Amazon’s Big Brother Behavior Brings Suit

kindlesIf you were to define irony by example, a book seller going “Big Brother” and secretly deleting your previously purchased copy of 1984 is about as letter perfect as you can get.  It’s the kind of thing you cannot script; the truth people deem stranger than fiction.   But believe it or not, that’s exactly what happened in mid July.

On July 16th and 17th, Amazon, after recognizing it had sold eBooks it didn’t have proper rights clearances to sell, attempted to fix the problem by dropping a heavy hand on the delete button.

Using previously undisclosed remote access technology the company systematically deleted the books from customer’s Kindles. Here today, gone tomorrow.

Though rebates were provided, the uproar and backlash was fast and loud.  And now the inevitable has happened: a lawsuit has been filed.

17 year old Michigan high school student Justin Gawronski filed papers Thursday seeking monetary and injunctive relief for the damage caused when the deleted files rendered linked notes on his Kindle obsolete. (court document follows below)

Reportedly, Gawronski’s primary interest is legal precedent.   He’s not in it for money but he wants more than to be able to tell a teacher, “the Kindle really did eat my homework.”

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Japan Earnings Watch: Nintendo and Sony Falter

Sony and Nintendo have generally been moving in different directions, one finding success while the other floundered and restructured.   Heading into the current quarter, with consumer spending weak and a strong Yen threatening margins, there were hints that might be changing (at least for the very near term).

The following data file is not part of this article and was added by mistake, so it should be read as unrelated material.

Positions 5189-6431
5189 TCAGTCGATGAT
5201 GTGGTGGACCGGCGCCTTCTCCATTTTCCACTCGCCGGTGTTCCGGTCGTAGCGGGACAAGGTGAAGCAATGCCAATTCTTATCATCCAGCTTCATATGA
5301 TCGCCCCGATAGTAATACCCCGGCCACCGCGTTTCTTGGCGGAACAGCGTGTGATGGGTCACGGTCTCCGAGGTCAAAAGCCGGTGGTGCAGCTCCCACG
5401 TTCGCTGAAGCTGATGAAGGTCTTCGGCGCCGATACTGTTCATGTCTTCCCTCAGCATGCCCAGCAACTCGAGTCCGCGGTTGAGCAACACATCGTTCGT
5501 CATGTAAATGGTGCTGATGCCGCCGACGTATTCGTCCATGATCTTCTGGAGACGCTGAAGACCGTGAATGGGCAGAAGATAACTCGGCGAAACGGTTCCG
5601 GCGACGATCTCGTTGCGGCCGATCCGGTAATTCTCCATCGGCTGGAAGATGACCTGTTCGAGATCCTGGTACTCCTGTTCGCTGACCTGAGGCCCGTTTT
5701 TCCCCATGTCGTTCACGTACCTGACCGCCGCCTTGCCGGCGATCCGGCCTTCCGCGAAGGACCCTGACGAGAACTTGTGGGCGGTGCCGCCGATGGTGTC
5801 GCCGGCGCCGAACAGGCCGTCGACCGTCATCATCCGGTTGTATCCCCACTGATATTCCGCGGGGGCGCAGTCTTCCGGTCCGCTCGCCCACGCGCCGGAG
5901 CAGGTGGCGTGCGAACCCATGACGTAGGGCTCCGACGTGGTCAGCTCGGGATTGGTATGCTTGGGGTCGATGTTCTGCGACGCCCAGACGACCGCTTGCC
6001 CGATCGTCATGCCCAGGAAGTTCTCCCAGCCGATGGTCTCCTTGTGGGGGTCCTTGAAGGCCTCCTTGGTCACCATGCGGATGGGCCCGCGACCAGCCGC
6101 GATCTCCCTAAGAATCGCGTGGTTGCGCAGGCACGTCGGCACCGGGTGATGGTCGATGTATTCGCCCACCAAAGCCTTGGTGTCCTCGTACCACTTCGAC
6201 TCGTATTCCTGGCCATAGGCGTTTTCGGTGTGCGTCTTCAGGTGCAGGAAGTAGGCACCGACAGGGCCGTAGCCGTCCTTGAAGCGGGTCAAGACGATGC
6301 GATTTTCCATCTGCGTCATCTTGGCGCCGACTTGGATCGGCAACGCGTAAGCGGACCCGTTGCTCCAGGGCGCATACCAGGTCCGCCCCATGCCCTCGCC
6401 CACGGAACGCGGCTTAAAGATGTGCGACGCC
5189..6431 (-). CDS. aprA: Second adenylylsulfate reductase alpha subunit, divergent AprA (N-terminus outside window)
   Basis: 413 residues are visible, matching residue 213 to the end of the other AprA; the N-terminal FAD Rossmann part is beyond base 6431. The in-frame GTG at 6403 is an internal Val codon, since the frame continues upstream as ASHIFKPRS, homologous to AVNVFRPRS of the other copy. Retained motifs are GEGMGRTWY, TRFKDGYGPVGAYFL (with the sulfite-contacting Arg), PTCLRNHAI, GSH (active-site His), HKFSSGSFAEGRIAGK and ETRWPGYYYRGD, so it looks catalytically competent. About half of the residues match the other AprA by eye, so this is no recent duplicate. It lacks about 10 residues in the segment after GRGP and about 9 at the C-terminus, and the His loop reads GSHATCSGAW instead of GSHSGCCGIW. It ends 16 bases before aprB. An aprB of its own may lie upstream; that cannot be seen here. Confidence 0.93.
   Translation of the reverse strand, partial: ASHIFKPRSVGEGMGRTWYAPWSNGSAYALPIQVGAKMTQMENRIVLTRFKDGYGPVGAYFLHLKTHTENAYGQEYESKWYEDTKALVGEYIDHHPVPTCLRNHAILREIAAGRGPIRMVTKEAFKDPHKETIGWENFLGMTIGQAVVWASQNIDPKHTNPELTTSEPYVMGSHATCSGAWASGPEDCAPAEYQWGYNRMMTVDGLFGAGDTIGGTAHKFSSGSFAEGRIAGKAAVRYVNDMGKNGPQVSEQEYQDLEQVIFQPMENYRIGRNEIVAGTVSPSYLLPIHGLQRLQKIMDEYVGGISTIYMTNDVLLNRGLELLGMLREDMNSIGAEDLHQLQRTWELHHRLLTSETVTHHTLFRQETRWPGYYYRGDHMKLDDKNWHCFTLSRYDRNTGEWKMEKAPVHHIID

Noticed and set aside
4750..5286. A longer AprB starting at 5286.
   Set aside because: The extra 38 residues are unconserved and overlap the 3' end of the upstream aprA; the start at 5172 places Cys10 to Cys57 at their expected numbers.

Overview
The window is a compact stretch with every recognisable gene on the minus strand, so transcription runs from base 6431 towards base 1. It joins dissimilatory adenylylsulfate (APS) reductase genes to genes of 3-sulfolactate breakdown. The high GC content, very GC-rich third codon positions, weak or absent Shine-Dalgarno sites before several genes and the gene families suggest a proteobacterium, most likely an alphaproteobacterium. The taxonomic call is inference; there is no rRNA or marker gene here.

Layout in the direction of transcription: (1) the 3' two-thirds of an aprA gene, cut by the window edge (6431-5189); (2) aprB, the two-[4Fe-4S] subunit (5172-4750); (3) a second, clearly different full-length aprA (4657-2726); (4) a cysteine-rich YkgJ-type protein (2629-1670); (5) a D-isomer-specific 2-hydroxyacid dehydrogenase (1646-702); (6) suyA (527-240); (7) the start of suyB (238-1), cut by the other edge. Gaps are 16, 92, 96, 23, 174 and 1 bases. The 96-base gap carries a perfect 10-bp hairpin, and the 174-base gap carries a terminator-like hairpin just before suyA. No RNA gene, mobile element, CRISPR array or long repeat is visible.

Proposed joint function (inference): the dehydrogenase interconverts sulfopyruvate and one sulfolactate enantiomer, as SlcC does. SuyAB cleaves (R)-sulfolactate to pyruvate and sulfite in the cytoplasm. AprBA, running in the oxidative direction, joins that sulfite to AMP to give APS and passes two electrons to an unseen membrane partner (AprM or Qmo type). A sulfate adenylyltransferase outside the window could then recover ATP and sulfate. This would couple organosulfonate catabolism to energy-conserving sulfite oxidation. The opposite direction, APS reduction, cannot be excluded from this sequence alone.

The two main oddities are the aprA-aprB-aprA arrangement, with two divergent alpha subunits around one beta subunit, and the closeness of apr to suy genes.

Earnings results in, it has.  Both Sony and Nintendo reported Thursday and both struggled. 

At Nintendo, revenue fell 40% to 253b Yen.  Earnings plunged 61%.     Unit sales of Nintendo’s otherwise infallible Wii fell 57% globally compared to the same period last year. 

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Microsoft and Yahoo Bury the Hatchet: New Search Pact Reached

yahoo msft bing

Micro-hoo, the nickname for Microsoft’s effort to buy Yahoo outright,  was the deal that wasn’t.  At the end of a long and winding road, Microsoft-Yahoo Search is finally the deal that is.

Nearly a year and half removed from Microsoft’s initial buyout offer, a crashed ad market and a new CEO later, the two rivals have joined together in a complex pact aimed at wrestling a greater share of the search market away from Google.

Combining interests, at June levels (ComScore), the newly announced deal would give the joint effort a 28% share of the U.S. search market compared to Google’s industry leading 65%.  (Independently, Microsoft had 8% and Yahoo 20% in June).

The combination would still represent a minority stake but both companies believe the added scale will make a significant difference in their ability to compete. 

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THQ Fights to Strong First Quarter